By Morf Morford
Tacoma Daily Index
Every business, to some degree, follows the same structure as it makes its mark in any market.
You could also make the argument that every religious tradition, empire and perhaps even friendship or possibly even individual life-span, makes essentially the same trajectory.
This progression transverses five stages: launch, growth, shake-out, maturity, and decline.
Phase One: Launch
Each company begins its operations as a business and usually by launching new products or services.
During the launch phase, sales (and profits) are low but slowly (and presumably steadily) increasing.
Businesses focus on marketing to their existing target consumer segments by advertising their comparative advantages and value propositions.
As beginning revenues are low and initial startup costs are high, businesses are prone to incur losses in this phase.
The vast majority of businesses, as we all know, go under in the first year or so of opening.
Cash (flow) is king
Throughout the entire business life cycle, the profit cycle lags behind the sales cycle and creates a time delay between sales growth and profit growth.
This lag is crucial as, especially in the early days of any company, cash in hand is worth far more than cash on its way.
Finally, the cash flow during the launch phase is often negative but dips even lower than the profit.
This is due to the capitalization of initial startup costs that may not be reflected (yet) in the business’ profit but that are certainly reflected in its cash flow.
Phase Two: Growth
In the growth phase, if they survive, companies experience rapid sales growth.
As sales steadily increase, businesses start seeing profit once they pass the break-even point.
However, as the profit cycle still lags behind the sales cycle, the profit level is not as high as sales.
Finally, the cash flow during the growth phase becomes positive, representing an excess, hence profitable, cash inflow.
Phase Three: Shake-out
During the shake-out phase, sales continue to increase, but at a slower rate, usually due to either approaching market saturation or the entry of new competitors in the market
New competitors, by definition, pose a threat – or maybe inspiration – to current players within an industry.
Although sales continue to increase, profit starts to decrease in the shake-out phase.
This growth in sales and decline in profit represents a significant increase in costs. Eventually, if the business stabilizes, cash flow increases and exceeds profit.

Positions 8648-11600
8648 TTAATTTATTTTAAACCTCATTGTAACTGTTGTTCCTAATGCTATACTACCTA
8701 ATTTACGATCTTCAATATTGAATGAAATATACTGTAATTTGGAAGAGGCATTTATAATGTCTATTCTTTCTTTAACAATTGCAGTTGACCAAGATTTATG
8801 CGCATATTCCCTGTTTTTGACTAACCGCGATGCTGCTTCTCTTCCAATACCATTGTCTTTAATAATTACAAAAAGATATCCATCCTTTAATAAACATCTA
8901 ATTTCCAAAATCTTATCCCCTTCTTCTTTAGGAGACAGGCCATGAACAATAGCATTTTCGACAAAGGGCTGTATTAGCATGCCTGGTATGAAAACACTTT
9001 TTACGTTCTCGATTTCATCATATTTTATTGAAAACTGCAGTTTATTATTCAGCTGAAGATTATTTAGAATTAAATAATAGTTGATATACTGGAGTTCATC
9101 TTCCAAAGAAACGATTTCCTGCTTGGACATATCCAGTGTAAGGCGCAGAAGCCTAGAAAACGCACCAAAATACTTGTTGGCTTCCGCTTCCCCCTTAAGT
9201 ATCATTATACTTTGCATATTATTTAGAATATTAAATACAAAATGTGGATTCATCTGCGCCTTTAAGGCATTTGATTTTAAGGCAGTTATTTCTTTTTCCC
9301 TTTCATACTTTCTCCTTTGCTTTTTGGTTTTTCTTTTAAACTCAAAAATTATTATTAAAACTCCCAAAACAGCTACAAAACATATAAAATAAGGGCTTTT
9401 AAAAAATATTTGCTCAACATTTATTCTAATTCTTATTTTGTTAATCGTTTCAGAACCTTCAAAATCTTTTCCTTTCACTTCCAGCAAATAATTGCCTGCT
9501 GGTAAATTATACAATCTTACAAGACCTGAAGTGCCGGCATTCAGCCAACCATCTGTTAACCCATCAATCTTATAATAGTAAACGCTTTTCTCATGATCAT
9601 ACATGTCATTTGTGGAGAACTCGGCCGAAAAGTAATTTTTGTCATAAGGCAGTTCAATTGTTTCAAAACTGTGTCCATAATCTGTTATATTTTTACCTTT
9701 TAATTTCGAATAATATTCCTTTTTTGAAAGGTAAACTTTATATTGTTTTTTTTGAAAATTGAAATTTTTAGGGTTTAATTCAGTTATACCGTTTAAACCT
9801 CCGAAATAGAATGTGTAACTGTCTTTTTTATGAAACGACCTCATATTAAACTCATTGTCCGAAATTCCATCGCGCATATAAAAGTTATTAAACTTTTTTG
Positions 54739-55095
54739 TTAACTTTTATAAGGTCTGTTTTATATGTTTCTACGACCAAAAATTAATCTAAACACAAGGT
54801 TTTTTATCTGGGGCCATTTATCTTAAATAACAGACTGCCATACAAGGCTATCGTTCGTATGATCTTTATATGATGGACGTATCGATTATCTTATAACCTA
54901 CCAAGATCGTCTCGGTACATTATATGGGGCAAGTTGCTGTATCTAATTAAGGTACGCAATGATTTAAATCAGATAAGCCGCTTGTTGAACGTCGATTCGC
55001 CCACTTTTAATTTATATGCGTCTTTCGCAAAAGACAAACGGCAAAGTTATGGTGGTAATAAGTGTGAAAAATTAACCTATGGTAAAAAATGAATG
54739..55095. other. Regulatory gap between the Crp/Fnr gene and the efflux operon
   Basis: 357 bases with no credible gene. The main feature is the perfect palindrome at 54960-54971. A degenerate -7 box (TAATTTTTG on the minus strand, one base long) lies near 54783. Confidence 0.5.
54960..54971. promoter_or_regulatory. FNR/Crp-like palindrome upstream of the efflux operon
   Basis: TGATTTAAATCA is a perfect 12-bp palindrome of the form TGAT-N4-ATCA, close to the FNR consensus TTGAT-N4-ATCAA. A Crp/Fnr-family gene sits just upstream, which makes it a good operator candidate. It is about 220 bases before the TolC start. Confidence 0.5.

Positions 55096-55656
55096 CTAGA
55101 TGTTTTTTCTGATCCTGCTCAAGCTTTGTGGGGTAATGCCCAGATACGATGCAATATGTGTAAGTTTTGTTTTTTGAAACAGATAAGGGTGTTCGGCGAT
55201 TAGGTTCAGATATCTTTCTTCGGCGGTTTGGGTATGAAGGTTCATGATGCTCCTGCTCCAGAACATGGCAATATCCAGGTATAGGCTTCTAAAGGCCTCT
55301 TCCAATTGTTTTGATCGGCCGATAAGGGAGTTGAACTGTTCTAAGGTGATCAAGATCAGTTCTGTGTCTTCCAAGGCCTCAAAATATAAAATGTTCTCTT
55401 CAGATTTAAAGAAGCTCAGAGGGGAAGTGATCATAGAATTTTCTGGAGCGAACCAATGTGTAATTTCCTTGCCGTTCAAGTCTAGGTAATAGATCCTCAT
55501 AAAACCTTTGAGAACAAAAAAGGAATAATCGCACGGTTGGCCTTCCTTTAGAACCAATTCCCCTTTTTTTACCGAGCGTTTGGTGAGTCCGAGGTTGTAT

Phase Four: Maturity
When the business matures, sales begin to decrease slowly.
Profit margins get thinner, while cash flow stays relatively stagnant.
As firms approach maturity, major capital spending/investment is largely behind the business, and therefore cash generation is higher than the profit on the income statement.
Many businesses extend their business life cycle during this phase by reinventing themselves and investing in new technologies and emerging markets.
This allows companies to reposition themselves in their dynamic industries and refresh their growth in the marketplace.
This is assuming, of course, that the industry as a whole persists.
Or at least in a recognizable form.
Transportation, for example, continues as a basic human need, but the transition from human feet, to horse, to automobile (and, as currently, from common combustion engine to electric) is always clumsy and fraught with challenges.
Phase Five: Decline
In the final stage of the business life cycle, sales, profit, and cash flow all decline.
Businesses flounder and some do their best by adapting, as much as they can, to the changing business environment.
But unless a company can completely re-invent itself, it finds itself tied, not only to a business model, but to an era or cultural mind-set that no longer holds much appeal.
The companies that fit this model and five-stage process are too many to name, but just a few are Kodak, Sears, AOL, Yahoo!, Myspace, Blockbuster, RadioShack, and, of course, almost every North American automobile manufacturer.